The appeal of package deals goes further: some people will buy them as gifts for friends and family. Naturally, this expands your hotel’s brand footprint further.
To prepare packages, you may want to collaborate with other local businesses. Of course, this will be hard for the highly competitive Greek hotel managers who are usually reticent in promoting others. Still, in the long term, it will be a very lucrative business practice.
Make your package deal something other hoteliers don’t even consider. For example, if you own a seaside hotel, tell your guests to leave their skin care products at home. Partner with a local manufacturer and give them a sunscreen with an SPF of at least 30 and a moisturizer. To further sweeten the deal, include a candlelit dinner on the beach or a spa treatment. A complimentary tour of the area, free bicycle rentals, and yoga classes are other things you could include to appeal to your guests. Think outside the box.
Fast, Free WiFi
This should be a standard for all hotels, but it is not always the case in Greece.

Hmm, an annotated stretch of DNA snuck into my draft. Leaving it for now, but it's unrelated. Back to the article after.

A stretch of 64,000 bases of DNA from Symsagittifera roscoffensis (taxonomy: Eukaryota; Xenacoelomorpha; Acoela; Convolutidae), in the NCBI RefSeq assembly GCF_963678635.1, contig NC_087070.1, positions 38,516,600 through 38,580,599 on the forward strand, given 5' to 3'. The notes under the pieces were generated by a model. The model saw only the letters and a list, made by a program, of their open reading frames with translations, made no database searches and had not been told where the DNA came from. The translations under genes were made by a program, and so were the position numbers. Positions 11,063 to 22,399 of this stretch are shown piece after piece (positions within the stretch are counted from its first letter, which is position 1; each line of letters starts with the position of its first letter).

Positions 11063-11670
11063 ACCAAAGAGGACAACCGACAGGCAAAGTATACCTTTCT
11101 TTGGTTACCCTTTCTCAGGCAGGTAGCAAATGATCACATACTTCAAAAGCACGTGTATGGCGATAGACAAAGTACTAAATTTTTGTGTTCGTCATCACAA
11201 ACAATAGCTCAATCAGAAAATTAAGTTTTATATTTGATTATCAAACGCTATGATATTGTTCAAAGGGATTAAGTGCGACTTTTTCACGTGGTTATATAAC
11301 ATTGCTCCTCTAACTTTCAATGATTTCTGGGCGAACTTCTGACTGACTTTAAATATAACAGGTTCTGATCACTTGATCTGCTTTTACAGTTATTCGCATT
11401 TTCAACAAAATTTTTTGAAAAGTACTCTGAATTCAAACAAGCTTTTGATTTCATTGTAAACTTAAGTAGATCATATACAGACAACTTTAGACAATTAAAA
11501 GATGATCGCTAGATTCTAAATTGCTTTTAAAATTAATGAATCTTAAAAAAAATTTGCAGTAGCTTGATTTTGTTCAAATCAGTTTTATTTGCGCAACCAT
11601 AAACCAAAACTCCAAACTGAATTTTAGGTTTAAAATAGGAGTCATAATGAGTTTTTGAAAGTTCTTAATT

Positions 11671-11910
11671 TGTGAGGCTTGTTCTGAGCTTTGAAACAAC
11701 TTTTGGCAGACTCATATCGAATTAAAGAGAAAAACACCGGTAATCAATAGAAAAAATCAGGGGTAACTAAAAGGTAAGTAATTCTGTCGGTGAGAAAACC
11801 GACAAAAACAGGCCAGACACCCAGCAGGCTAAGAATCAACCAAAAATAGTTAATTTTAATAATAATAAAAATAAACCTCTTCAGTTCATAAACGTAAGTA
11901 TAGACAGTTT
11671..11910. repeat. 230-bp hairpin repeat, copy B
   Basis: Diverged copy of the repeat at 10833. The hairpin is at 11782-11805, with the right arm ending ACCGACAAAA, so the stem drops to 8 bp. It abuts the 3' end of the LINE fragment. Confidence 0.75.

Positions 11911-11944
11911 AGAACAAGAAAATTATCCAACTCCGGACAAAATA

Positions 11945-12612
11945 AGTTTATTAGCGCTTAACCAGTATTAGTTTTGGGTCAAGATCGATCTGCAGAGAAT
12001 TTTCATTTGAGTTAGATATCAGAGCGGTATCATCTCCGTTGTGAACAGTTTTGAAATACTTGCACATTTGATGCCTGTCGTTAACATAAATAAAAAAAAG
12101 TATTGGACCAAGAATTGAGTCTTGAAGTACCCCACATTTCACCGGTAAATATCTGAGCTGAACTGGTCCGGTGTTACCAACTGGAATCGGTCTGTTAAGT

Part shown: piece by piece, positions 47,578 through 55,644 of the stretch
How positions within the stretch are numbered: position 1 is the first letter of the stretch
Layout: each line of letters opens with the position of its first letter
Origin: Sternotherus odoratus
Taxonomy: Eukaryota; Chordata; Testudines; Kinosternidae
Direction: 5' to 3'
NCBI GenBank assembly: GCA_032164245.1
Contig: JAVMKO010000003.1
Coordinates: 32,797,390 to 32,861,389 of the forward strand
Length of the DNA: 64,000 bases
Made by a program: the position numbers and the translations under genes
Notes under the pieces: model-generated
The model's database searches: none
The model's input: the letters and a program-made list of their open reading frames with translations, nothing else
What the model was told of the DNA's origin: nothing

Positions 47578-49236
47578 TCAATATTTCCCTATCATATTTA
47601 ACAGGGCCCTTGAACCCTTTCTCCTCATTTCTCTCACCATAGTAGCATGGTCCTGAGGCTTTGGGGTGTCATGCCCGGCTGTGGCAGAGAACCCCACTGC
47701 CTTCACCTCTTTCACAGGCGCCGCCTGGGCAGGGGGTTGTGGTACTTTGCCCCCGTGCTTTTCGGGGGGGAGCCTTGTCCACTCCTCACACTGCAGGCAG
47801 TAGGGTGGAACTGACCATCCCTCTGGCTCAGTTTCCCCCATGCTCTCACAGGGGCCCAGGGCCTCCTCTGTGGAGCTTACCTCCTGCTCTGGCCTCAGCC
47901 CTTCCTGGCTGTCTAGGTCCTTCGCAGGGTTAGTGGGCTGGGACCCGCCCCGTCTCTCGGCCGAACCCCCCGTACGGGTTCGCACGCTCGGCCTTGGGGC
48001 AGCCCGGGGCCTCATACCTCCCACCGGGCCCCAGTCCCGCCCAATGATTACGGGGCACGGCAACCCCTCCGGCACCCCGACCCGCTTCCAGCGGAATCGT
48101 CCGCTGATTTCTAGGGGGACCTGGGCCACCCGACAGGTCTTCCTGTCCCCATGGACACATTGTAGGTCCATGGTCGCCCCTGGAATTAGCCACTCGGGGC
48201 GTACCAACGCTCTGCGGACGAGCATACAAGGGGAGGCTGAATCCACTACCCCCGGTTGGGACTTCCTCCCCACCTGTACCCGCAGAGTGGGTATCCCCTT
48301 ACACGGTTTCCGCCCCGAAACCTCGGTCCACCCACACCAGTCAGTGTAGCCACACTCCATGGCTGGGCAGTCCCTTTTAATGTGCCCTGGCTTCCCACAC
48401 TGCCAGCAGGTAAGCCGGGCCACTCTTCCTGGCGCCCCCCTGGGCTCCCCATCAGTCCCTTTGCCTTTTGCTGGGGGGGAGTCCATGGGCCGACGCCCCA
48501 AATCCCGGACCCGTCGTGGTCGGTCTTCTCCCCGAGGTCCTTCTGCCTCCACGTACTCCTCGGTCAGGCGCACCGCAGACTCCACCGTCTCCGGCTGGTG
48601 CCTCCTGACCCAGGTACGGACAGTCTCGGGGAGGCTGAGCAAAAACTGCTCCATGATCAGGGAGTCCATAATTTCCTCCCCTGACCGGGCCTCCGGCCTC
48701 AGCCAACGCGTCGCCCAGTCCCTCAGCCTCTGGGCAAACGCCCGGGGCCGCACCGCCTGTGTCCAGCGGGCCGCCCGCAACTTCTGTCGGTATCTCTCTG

The speed varies, and if you choose the wrong hotel, you will be dissatisfied. Whatever they tell you, Greece ranks at the bottom in Europe regarding average Internet speed. Only recently, e-Governance Minister Kyriakos Pierrakakis called for a bid to build faster broadband Internet. The Internet is available in hotels, but sometimes it requires login passwords that tend to expire, and the speed is inconsistent across the hotel. Hotels must work with better providers to address these issues.
Guests use the Internet to talk to friends and family, but they also share their experiences – and word of mouth is still the best form of advertising. Fast WiFi will make their “job” easier and more fun. With mobile keyless entry for rooms, a good WiFi connection becomes a requirement too. It is also imperative to note that the harder you make it for a guest to access the network, the more annoying and disappointing this basic service will become. To win guests over, you must address their expectations.
Self-Service in Hotels
Offer your guests the opportunity to choose the level of service they want or need from you. Keyless and contactless check-in should not be the only ways to cut through the crowds. You can use self-service kiosks for check-in and check-out, gather data about your guests, sell additional services, reduce staff workload, and improve the guest experience. With social distancing a new industry norm, self-service kiosks make even more sense.
Make no mistake; you will still have guests: Greece is a charming country, sought-after by tourists. But you can recover faster from the crisis if you put some effort and creativity into your marketing strategies. Who knows? Maybe you will establish yourself as an innovator and hospitality leader.